It's 5am here at the farm, time to shock my system awake with a donut and Mountain Dew. Maple Bacon should do the trick. Kinda like the AED of breakfasts. I have never liked coffee; Mountain Dew is my preferred choice for caffeine. Farmer Bob has been keeping me supplied in donuts the past few days, good thing there is not more than on 'Jim' on the farm as I certainly would not be known as Skinny Jim!
The weather has been perfect for planting, warm, no rain, sun (through the smoke) and wind to dry the wet spots up. Day by day we kept plugging away 14-17 hours a day. We saw 80 degrees again this week. One day while I was loading a truck with fertilizer, I finished, jumped into the cab through the open door to find this......
Nova had jumped up there when I was not looking to enjoy some of the AC that was blasting in the running truck. I took her for a little ride, she seemed cool and content when we were done.
I did manage to get in the seeder and ride with Chris for a few minutes. Looking at all those displays, you would need a master's degree to run this thing. My, how things have changed over the years. It was just over a hundred years ago they were still using horses and oxen!
The Canadian smoke is still lingering making for eerie sunrise and sunsets. The good news is that it does not allow the sun to come through and dry up the soil. The bad news is that it does not allow the sun to come through and dry up the soil. See? That is what it like being a farmer, you are never happy with the weather!
|Getting ready to load Canola seed|
Then the day we have been waiting for finally came. The last field! Chris parked the seeder in the yard at 1:30am on Wednesday morning and we were done! I spent several hours the next day greasing up the seeder for next spring. That night, Farmer Bob took Dylan and I out to supper in Ryder. Chris opted to stay home and spend time with his kids, who he only had glimpses of over the past month.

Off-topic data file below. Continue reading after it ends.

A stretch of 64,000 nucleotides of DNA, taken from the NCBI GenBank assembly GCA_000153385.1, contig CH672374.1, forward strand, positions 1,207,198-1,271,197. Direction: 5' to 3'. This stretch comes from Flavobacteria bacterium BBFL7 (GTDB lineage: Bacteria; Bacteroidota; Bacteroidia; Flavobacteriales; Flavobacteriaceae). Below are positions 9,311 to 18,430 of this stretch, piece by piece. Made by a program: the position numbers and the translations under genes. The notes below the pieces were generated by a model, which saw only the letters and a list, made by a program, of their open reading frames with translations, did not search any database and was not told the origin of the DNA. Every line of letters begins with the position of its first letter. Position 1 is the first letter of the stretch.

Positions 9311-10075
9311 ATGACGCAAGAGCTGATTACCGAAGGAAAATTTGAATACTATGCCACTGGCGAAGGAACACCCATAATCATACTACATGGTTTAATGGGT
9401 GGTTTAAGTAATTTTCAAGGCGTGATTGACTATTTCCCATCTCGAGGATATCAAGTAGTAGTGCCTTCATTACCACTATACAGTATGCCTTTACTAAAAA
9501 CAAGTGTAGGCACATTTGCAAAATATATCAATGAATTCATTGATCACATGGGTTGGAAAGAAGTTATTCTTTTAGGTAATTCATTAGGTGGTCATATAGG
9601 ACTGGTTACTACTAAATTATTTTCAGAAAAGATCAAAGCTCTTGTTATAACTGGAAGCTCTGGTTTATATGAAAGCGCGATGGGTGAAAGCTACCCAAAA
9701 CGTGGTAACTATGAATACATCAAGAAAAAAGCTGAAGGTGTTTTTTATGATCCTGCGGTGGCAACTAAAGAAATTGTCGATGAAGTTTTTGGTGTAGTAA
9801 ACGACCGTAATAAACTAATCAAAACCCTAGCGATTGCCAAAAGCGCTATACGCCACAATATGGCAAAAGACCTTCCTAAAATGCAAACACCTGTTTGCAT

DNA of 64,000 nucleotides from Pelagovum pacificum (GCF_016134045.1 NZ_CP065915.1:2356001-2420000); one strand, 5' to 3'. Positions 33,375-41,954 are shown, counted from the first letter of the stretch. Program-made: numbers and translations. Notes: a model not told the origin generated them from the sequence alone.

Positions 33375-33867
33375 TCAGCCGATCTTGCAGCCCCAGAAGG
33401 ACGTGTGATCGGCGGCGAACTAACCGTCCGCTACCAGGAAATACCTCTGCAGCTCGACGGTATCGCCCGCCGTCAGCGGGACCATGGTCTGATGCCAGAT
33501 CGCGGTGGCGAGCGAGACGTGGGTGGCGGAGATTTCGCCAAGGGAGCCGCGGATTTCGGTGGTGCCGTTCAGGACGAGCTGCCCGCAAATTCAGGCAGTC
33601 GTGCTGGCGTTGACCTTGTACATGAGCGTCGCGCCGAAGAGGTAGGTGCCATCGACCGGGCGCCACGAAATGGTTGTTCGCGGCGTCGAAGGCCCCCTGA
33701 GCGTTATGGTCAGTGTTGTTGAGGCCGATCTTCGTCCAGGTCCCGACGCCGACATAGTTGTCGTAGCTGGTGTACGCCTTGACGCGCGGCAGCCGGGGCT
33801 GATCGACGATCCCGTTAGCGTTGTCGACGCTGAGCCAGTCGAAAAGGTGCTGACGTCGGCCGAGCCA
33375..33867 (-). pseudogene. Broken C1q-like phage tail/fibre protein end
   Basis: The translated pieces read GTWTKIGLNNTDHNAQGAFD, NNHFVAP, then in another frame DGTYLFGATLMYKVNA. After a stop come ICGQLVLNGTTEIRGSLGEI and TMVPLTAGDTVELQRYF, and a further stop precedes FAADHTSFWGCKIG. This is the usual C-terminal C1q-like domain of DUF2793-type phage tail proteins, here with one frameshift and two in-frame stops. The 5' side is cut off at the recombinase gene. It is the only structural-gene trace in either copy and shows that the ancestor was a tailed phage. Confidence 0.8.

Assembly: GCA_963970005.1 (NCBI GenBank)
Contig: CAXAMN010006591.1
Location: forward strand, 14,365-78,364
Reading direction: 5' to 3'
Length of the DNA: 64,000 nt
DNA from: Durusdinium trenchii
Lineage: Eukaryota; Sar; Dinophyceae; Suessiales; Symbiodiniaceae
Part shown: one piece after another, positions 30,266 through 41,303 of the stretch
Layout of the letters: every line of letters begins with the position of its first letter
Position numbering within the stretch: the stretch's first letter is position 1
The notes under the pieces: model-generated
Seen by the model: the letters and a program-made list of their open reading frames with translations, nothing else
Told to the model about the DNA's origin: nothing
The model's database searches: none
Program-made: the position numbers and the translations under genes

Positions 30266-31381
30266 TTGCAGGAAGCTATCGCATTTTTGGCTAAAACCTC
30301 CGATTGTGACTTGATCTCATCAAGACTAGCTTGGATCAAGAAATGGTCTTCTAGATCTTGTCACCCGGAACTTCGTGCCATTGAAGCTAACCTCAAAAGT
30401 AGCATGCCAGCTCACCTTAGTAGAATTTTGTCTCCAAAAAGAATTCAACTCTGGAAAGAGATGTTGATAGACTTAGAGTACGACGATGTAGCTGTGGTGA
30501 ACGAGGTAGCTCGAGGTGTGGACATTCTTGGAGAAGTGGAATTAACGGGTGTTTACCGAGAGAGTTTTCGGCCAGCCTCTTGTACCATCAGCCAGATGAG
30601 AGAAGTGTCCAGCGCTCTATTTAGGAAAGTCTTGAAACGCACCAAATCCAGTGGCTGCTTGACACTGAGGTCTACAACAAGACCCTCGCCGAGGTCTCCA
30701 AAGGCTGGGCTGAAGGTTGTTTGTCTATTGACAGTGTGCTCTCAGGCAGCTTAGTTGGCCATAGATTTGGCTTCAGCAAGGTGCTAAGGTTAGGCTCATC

As many of you know, small town America is shrinking, as are the number of American farmers, so it is really hard to find help. Many farmers do all the work by themselves, or with their spouse or another family member. We had 5 people working their butts off and were still busy every minute of the day. I could not imagine being an operation of one trying to do all that!
Many of the local farm businesses such as seed dealers, fertilizer plants and even some of the larger farm import their help. I don't mean like from South Dakota, I am talking South Africa. South Africans come to this area by the hundreds to work for a couple of months before heading back home. Other than talking a little funny, you would not even know they were not from around here. I asked one guy who manages them, what they think of it here. He said they are amazed that no one in America really wants to work. People in South Africa are desperate to find work as there are no jobs. Here in America, there are thousands of jobs, but no one wants to work. A sad, sad, state of affairs.
I went and flew my drone a little bit getting this shot of the farm with its new treating building and bins (far right). It got me thinking about all the changes the farm has seen over the years. It's been a few years since I posted the blog post titled The Farm and gave a rundown of its history starting in 1916. For those of you interested about it, you can read it here.
But I thought I would include a few pictures starting with this year and going backwards in time to show how things have changed.
Thursday was a big day as it was Barbie's arrival day! You would think that I was excited and could not wait for her arrival and I was but it was also a day of frantic cleaning. You ever wondered what a camper looks like after a dude has been staying in it for almost a month? Well, it not only looks like it, it also smells like it!
A couple hours later, floors, dishes, new sheets, bed made, floors scrubbed, I was ready for her arrival. Knowing her, she will spend a couple hours cleaning it to her standards anyways.